The Baronnies

The Baronnies are a mountainous country (altitude less than 1600 m), with a rugged landscape, which develops from west to east, from the plain of Valreas to the medium Durance valley, and from south to north, from Mont Ventoux to the Lure mountain at the margins of Diois.

The territory is partitioned into valleys (from north to south, valleys of the Eygues and Blaisance, Ouvèze and Céans, the Charuis and Méouge, and finally Toulourenc and Jabron) interspersed by ample synclinal downs (Rosans, Sainte-Jalle, Montauban, Lachau…) or cramped but fertile basins. Communication to pass from one valley to another has never been easy, despite many medium altitude passes.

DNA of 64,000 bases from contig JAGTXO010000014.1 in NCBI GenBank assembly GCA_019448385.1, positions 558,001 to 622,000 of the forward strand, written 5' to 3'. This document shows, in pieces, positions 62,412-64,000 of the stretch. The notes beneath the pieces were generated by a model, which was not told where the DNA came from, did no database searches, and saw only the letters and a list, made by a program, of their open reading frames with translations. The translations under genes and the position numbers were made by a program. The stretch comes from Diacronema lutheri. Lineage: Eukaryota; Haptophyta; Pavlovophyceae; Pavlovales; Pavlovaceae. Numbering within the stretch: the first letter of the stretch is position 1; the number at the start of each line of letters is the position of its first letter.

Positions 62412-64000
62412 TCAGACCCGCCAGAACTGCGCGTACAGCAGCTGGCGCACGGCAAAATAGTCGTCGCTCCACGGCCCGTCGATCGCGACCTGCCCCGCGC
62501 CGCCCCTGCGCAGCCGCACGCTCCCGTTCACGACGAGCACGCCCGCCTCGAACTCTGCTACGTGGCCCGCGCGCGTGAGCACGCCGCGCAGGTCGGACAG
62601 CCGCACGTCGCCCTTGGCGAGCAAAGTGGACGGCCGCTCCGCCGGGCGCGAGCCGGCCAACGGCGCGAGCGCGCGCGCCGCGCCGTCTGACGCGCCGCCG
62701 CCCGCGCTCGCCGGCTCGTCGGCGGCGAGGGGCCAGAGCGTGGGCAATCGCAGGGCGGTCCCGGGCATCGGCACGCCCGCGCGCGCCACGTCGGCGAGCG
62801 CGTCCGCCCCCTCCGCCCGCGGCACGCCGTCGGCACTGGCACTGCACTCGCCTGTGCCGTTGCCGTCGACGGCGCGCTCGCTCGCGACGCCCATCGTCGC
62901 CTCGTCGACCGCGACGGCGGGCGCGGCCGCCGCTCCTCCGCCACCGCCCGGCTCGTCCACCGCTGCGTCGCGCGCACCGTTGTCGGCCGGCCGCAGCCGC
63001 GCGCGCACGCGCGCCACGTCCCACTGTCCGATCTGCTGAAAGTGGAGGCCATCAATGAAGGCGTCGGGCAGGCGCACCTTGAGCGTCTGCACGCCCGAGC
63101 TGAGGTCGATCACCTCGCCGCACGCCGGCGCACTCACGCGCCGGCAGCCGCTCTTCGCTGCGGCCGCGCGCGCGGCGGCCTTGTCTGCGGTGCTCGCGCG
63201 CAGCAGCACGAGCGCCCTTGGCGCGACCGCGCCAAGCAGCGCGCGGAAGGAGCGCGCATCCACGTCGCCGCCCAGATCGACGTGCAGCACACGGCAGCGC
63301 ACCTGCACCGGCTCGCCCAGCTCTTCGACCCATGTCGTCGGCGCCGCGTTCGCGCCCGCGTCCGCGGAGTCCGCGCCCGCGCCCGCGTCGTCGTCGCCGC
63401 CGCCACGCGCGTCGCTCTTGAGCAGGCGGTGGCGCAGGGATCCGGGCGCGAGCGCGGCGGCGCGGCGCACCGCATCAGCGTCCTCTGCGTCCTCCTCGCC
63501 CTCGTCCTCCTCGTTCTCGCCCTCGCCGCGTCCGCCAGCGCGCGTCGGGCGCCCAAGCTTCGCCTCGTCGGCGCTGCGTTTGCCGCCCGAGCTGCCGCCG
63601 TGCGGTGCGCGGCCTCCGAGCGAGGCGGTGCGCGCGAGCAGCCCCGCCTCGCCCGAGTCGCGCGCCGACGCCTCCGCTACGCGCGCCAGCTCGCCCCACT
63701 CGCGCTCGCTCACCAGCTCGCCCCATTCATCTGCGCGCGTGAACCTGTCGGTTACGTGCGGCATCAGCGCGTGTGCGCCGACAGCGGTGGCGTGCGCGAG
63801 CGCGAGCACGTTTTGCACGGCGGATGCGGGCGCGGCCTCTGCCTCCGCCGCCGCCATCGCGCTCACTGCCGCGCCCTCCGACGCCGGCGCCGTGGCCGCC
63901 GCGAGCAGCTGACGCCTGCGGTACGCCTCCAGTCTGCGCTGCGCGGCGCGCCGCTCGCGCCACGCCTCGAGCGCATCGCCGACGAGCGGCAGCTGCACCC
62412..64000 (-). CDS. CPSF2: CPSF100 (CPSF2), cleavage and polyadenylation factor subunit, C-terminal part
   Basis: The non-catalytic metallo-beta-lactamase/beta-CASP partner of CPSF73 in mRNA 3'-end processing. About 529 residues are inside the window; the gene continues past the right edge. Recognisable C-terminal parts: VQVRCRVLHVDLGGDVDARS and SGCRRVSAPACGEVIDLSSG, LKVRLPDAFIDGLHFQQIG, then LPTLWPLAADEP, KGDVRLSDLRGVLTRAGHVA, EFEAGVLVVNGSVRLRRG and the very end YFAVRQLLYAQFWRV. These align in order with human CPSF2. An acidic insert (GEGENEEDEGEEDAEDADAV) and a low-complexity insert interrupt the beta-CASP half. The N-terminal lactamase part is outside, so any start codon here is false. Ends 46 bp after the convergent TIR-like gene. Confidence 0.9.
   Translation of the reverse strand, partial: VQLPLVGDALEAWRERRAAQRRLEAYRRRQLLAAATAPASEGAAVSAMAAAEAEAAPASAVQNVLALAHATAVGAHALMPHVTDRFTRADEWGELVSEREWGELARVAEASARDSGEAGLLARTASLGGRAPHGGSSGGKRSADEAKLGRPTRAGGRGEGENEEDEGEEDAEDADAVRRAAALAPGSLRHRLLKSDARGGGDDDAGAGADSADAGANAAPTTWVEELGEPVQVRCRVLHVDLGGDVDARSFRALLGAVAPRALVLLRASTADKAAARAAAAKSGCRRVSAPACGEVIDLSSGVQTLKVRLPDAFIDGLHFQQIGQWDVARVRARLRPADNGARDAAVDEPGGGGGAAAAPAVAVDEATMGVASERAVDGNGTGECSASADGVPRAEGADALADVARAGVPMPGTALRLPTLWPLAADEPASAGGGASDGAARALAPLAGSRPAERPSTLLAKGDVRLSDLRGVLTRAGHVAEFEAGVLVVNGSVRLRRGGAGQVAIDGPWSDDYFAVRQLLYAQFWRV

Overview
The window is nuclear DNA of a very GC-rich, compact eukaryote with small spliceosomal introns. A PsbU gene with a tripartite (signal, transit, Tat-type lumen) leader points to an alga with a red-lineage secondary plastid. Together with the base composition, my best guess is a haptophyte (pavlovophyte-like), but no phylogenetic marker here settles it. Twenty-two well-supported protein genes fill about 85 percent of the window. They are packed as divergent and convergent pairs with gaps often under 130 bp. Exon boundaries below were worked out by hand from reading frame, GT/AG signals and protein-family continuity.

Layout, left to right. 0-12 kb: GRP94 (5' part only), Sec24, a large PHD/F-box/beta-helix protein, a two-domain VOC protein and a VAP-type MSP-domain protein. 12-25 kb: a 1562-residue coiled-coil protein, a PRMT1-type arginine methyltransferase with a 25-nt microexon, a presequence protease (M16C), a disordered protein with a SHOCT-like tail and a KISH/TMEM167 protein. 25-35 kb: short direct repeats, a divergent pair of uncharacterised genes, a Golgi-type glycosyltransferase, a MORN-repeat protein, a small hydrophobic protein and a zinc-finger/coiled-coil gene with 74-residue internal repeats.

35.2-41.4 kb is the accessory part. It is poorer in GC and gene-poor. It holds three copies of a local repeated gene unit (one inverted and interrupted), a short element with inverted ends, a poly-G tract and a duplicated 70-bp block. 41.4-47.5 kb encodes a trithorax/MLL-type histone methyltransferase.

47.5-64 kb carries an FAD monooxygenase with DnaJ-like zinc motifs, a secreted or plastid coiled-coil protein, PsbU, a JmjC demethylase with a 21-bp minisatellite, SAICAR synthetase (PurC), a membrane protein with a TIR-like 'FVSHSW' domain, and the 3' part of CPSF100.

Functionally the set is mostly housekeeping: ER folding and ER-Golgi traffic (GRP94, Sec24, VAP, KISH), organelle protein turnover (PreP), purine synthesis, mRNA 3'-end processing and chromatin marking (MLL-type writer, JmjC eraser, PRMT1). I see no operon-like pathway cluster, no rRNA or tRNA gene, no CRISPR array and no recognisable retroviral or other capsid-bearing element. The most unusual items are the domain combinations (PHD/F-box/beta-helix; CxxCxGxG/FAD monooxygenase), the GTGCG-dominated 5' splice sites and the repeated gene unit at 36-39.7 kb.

The vegetation and crops consist, in the plain, of vineyards, fruit trees, olive groves on the hills, lavender fields on the plateau, but also forests of oak, juniper, boxwood, broom, and, on the furrowed slopes, colonies of Scots pine or black pine plantations that secure the ground. Agriculture sees its scope reduced and the population is driven to peripheral urban areas: Nyons, Valréas, Bollène, Vaison-la-Romaine, Orange, Carpentras and Avignon in the west, and Serres, Laragne, Sisteron, Forcalquier and Gap in the east.

The area is sunny, with luminous landscapes and yet the Mediterranean climate, dotted with hilltop villages and isolated farms.